27 August 2008
By Tapani Lausti
Our eighth experience at the annual Almuñécar jazz festival was a pleasant surprise. We had thought that the list of artists didn't compare well with some of the previous big-name offerings. These doubts evaporated already during the first concert. Although we are not great fans of current jazz singing, Dianne Reeves proved to be the perfect performer to get things going in a nice groove. Accompanied as she was by great musicians her concert was a delighful experience.
Israeli bassist Avishai Cohen was a new name for us although we had read rave reviews of his concerts and discs. The trio of Cohen's bass, Shai Maestro's piano and Mark Guiliana's drums created an occassionally hypnotic effect by moving from quiet statements to a gradually growing rhythmic intensity. Cohen's bass playing certainly deserves all the praise. Listen to his excellent CD Gently Disturbed (Razdaz Recordz 2007).
Spyro Gyra was one of the old-time big names of the concert. All the musicians were in great form. Jay Beckenstein's lively alto sax was a marvel. Yet, the music for us was not a very memorable experience. However, compared to, for instance, their latest CD, Good to Go-Go, hearing them live is much more exciting.
Next evening offered another surprise. A group of young Granadian musicians led by pianist Sergio Pamies followed in Chano Domínguez's flamenco jazz footsteps — even using Thelonious Monk's (and Wayne Shorter's) tunes. Yet, it did not sound like imitating Domínguez's approach. The music had a light touch with a deliciously swinging flamenco beat. There was nothing artificial about the fusion of two genres of music. Listening to their album Entre amigos confirms the positive impressions. Their concert at Almuñécar also featured the harmonica player Antonio Serrano who follows in the footsteps of the great Toots Thielemans.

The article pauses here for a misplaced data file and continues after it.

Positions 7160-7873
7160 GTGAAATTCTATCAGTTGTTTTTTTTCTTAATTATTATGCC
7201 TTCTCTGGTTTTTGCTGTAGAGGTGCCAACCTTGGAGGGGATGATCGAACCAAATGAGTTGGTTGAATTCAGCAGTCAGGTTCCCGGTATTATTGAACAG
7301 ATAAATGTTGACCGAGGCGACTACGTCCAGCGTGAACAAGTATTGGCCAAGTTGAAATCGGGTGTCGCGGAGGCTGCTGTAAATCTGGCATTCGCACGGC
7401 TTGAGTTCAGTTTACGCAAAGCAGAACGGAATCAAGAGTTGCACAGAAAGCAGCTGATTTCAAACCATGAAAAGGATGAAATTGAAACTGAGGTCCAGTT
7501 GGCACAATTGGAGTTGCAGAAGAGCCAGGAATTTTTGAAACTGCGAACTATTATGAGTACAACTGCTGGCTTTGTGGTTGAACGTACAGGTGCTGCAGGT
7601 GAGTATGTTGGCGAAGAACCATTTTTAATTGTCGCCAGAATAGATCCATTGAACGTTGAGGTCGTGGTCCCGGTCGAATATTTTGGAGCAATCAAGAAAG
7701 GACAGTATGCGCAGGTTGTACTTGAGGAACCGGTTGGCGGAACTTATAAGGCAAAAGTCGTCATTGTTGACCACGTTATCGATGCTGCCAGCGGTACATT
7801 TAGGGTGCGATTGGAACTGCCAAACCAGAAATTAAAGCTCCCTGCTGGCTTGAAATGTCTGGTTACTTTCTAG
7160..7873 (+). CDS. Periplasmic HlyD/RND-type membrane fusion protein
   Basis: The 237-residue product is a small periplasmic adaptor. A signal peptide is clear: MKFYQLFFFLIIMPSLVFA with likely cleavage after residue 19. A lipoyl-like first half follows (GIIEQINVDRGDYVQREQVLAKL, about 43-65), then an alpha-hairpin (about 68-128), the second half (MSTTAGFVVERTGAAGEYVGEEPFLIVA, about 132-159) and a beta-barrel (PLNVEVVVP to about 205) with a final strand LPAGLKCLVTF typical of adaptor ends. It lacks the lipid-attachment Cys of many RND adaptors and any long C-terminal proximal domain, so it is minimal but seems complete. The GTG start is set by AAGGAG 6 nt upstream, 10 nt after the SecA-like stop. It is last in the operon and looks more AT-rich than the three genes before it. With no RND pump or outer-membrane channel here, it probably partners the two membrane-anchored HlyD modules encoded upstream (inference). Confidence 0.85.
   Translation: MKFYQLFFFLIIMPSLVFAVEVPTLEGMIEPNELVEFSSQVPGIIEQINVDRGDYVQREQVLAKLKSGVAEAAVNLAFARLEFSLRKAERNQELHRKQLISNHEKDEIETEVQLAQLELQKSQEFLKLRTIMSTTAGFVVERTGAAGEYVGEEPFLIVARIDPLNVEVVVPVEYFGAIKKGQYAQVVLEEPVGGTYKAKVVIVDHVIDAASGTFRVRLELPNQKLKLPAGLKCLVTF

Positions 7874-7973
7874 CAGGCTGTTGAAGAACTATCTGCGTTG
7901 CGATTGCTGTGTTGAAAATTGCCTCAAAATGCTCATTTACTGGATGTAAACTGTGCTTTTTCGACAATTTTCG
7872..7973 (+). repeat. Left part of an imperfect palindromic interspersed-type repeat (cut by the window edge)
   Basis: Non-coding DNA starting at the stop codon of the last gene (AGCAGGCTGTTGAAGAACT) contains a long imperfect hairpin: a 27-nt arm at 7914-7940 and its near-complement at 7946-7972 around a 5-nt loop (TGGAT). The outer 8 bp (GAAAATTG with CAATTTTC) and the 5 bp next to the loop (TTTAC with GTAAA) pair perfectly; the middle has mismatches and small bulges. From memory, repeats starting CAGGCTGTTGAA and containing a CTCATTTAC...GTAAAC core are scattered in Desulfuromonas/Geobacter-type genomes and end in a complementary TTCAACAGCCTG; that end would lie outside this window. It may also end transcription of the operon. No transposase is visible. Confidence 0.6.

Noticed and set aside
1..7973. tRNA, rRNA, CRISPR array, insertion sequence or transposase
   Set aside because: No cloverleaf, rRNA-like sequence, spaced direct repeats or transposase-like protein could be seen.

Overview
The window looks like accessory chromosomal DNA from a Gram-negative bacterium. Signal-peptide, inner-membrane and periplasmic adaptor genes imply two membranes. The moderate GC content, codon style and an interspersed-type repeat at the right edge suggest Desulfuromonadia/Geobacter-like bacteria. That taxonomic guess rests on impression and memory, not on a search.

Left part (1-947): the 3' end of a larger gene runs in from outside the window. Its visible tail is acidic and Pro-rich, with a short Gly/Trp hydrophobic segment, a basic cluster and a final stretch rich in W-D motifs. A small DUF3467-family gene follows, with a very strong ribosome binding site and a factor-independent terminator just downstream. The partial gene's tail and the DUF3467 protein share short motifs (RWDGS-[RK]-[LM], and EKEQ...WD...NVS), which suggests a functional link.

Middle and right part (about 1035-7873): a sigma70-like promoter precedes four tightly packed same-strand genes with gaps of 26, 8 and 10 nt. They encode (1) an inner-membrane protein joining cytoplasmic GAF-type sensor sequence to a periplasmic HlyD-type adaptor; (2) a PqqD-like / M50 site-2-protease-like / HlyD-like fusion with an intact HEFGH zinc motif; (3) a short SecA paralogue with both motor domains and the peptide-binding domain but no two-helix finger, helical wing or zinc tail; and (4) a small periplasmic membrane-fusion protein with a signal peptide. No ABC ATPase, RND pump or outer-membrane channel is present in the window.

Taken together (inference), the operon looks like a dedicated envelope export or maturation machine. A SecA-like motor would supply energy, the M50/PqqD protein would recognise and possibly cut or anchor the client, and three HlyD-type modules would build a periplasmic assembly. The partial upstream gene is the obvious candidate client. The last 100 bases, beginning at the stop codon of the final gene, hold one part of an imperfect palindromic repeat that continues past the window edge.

Surprises did not stop there. We had never even heard of the Cuban pianist Roberto Fonseca. From the programme notes we learned that he had played with the famous Buena Vista Social Club, substituting for Rubén González. Fonseca turned out to be a delightful performer. His music can be heard on the CD Zamazu (Enja 2007).
Audiences at the Almuñécar jazz festival love African music. This was evident in the evening when Gerald Toto, Richard Bono and Lokua Kanza took to the stage. Indeed, the evening was entertaining although not one of the more memorable evenings of African music that we have heard.
Terence Blanchard is undoubtedly one of the leading trumpet players of our time. His playing has gathered admirers ever since he joined the Art Blakey Jazz Messengers in the 1980s. Blanchard's programming at Almuñécar was daring. His band started with a 50-minute piece. It was A Tale of God's Will (A Requiem for Katrina) from Spike Lee's documentary about the hurricane called When the Leeves Broke. The sophisticated audience took it all in gratefully although at moments the music demanded more concentration than most people can manage close to midnight. I have to confess to secretly hoping for a finger-snapping encore. But no, we got a long rendition of Funeral Dirge, again connected with the Katrina tragedy. The quality of the music and its serious message made you feel ashamed of your secret expectations.
Blanchard's pianist Fabian Almazan added to the Cuban musicians featured at this year's festival. Not to forget Sergio Pamies's Cuban trumpet player, Eric Sánchez.
The concerts we missed were by Ivan Lins and Nnenna Freelon, and Bettye Lavette.
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